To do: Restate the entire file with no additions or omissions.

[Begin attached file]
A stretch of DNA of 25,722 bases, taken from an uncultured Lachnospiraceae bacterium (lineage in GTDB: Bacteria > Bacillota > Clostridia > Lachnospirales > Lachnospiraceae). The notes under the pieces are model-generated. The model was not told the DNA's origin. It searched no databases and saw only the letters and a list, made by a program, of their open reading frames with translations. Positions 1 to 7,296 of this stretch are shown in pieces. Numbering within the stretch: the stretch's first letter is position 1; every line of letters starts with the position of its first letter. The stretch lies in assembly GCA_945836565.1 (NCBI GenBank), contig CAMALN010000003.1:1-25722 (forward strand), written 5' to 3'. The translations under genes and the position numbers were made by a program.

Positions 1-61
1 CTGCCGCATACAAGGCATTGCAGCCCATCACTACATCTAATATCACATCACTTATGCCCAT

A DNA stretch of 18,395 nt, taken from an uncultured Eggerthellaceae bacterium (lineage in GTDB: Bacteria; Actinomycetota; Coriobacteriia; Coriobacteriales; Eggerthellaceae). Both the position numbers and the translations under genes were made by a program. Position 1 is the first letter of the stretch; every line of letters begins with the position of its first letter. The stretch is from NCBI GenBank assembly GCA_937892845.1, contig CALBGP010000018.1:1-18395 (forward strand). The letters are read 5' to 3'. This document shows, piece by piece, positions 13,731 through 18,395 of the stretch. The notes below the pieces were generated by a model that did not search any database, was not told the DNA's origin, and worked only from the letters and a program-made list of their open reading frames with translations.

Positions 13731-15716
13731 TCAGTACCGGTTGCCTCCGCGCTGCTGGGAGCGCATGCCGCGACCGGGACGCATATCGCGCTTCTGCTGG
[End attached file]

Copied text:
A stretch of DNA of 25,722 bases, taken from an uncultured Lachnospiraceae bacterium (lineage in GTDB: Bacteria > Bacillota > Clostridia > Lachnospirales > Lachnospiraceae). The notes under the pieces are model-generated. The model was not told the DNA's origin. It searched no databases and saw only the letters and a list, made by a program, of their open reading frames with translations. Positions 1 to 7,296 of this stretch are shown in pieces. Numbering within the stretch: the stretch's first letter is position 1; every line of letters starts with the position of its first letter. The stretch lies in assembly GCA_945836565.1 (NCBI GenBank), contig CAMALN010000003.1:1-25722 (forward strand), written 5' to 3'. The translations under genes and the position numbers were made by a program.

Positions 1-61
1 CTGCCGCATACAAGGCATTGCAGCCCATCACTACATCTAATATCACATCACTTATGCCCAT

A DNA stretch of 18,395 nt, taken from an uncultured Eggerthellaceae bacterium (lineage in GTDB: Bacteria; Actinomycetota; Coriobacteriia; Coriobacteriales; Eggerthellaceae). Both the position numbers and the translations under genes were made by a program. Position 1 is the first letter of the stretch; every line of letters begins with the position of its first letter. The stretch is from NCBI GenBank assembly GCA_937892845.1, contig CALBGP010000018.1:1-18395 (forward strand). The letters are read 5' to 3'. This document shows, piece by piece, positions 13,731 through 18,395 of the stretch. The notes below the pieces were generated by a model that did not search any database, was not told the DNA's origin, and worked only from the letters and a program-made list of their open reading frames with translations.

Positions 13731-15716
13731 TCAGTACCGGTTGCCTCCGCGCTGCTGGGAGCGCATGCCGCGACCGGGACGCATATCGCGCTTCTGCTGG